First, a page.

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CHAPTER SUMMARY AND NOTES
His desire to be uncommon takes Pip again to Biddy, who promises to teach him whatever she knows. One Saturday evening while Joe and Pip are at the Three Jolly Bargemen bar, they meet a strange man who offers Joe a drink and inquires about Pip. Pip notices that the man stirs his drink with the file he had taken a long time again and given to the convict. The boy has often dreamed that the stolen file will come back to haunt him, and now fears it has. The stranger gives Pip a shilling wrapped in paper. When they return home, Pip and Joe discover the papers are actually one-pound notes. They run to look for the man, thinking it to be a mistake, but never find him.
An evening out with Joe loses all its delight when Pip sees the strange man carrying Joe's stolen file. The fear that the convict will return and he will be exposed as an accomplice causes Pip to sleep restlessly, if at all. Pip sees the appearance of the stranger as an omen of his own bad luck; he does not realize the significance of the man, or the impact he will have on Pip's life for the better.
Pip makes a second visit to Miss Havisham's house. He sees some other people who wait on her, most of them cousins and various other relations. He is taken into a room where a table is decorated with a wedding cake that has long since rotted and is now full of insects. Miss Havisham tells Pip that when she dies, they will put her body on the table. Then Pip plays cards with Estella. On his way back, he comes across a thin, pale boy who dares him to fight. Pip knocks the boy down and Estella grants him the reward of kissing her cheek.
Pip's second visit proves to be an important one, though the significance is for now unrealized. He meets two people with whom he will have a long association: Mr. Jaggers, a lawyer, and the boy with whom he fights. The boy will become his most trusted friend in a few years.
The room with the wedding cake is yet another symbol in the novel to mark the house that has been forgotten by time. The cake and Miss Havisham's dress are eerie monuments to the unfulfilled past-monuments that have rotted and yellowed with age, but that still stand.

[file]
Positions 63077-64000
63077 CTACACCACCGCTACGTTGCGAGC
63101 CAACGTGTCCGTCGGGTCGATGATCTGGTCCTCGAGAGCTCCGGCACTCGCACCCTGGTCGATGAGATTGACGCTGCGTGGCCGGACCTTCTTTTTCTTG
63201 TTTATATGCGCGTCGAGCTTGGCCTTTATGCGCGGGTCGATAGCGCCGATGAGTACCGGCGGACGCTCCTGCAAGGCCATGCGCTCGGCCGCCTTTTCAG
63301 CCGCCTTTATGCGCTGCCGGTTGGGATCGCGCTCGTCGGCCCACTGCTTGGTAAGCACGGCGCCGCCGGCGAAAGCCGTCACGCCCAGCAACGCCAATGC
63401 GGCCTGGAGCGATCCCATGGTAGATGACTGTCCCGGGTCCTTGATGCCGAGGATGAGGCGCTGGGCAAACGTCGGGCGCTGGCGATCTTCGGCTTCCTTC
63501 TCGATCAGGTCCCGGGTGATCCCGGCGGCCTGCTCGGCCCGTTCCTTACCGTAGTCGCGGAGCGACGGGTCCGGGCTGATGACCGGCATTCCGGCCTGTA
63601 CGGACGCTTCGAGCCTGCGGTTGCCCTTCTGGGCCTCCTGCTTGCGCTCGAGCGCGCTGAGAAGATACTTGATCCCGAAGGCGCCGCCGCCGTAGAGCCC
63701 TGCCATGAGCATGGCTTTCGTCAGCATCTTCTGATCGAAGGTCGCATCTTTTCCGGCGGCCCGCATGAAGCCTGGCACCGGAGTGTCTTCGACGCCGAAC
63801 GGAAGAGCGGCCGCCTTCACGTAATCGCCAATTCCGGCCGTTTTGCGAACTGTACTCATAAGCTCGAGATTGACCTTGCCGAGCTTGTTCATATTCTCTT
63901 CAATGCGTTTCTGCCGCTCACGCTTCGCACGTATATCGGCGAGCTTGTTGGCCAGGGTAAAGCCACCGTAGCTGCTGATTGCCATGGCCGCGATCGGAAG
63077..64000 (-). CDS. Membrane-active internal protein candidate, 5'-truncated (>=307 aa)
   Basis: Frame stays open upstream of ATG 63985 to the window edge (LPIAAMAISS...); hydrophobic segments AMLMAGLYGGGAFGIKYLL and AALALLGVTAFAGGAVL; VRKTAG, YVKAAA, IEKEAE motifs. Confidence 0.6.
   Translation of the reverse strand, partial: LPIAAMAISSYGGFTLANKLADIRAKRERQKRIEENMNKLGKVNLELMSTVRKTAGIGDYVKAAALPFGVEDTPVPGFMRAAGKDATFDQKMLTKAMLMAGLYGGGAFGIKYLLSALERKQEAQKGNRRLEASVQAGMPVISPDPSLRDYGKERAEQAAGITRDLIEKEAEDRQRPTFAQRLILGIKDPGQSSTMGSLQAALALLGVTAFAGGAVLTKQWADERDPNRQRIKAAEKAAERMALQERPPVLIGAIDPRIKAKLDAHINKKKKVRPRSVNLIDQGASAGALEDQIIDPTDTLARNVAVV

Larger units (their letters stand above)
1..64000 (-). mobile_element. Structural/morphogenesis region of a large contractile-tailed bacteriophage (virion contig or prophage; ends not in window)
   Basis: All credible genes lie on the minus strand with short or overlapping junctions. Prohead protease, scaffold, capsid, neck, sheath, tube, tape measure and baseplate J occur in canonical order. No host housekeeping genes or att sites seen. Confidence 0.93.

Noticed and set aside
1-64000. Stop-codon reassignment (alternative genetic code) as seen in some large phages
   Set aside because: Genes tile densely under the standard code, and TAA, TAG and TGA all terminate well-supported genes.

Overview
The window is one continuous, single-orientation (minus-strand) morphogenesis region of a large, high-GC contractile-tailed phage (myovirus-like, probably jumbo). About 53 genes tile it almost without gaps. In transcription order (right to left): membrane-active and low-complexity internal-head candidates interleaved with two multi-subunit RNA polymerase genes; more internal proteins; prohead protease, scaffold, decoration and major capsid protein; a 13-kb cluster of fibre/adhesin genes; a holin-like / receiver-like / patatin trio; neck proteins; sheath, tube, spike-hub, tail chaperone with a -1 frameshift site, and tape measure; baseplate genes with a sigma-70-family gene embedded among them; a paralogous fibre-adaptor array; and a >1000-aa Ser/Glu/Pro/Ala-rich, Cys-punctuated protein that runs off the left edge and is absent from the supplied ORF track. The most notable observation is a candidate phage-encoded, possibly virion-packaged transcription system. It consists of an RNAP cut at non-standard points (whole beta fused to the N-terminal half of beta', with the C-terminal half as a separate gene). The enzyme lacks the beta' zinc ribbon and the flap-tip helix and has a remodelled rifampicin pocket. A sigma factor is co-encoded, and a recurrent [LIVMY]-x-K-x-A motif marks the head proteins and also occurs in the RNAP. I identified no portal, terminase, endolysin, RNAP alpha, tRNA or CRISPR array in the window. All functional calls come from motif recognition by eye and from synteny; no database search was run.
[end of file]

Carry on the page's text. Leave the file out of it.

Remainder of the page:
Estella's reward is only a temporary victory for Pip; it does not mean he has become less common, at least to her.
CHAPTERS 12 - 14
Pip is now expected to be at Miss Havisham's every afternoon. This arrangement continues for ten months. Estella's behavior during this time alternates between indifference and friendliness, confusing Pip and stringing him along.
Miss Havisham knows that when Pip is old enough, he will be apprenticed to Joe. One day, she asks the young boy to bring his mentor along. A few days later, when the visit takes place, Joe's behavior embarrasses Pip. Miss Havisham rewards Pip with a generous sum of twenty-five guineas and reminds him that he is now a servant of Joe. The apprenticeship will sever his ties with Satis House.
Once Pip had looked forward to working with Joe. After all, the two were as close as brothers. But now the work seems like drudgery; Pip is constantly aware of the "common-ness" of it all. He often wonders what Estella would think if she saw him working as a blacksmith. His discontent grows daily.
Joe's "common" behavior at Miss Havisham's is the first in a long series of things that Pip becomes ashamed of as a result of his time with Estella. He watches Estella smile at Joe and imagines she is laughing at his base ways and lowly mannerisms, and Pip is embarrassed.
Ultimately, Pip's apprenticeship takes him away from Satis House and the taste of uncommon-ness he had enjoyed there. He becomes preoccupied with thoughts of Estella and Miss Havisham, and his dissatisfaction with his old life grows steadily. He becomes more ashamed of home, and of Joe. Both are constant reminders that his station in life will never meet Estella's standards and this troubles him greatly.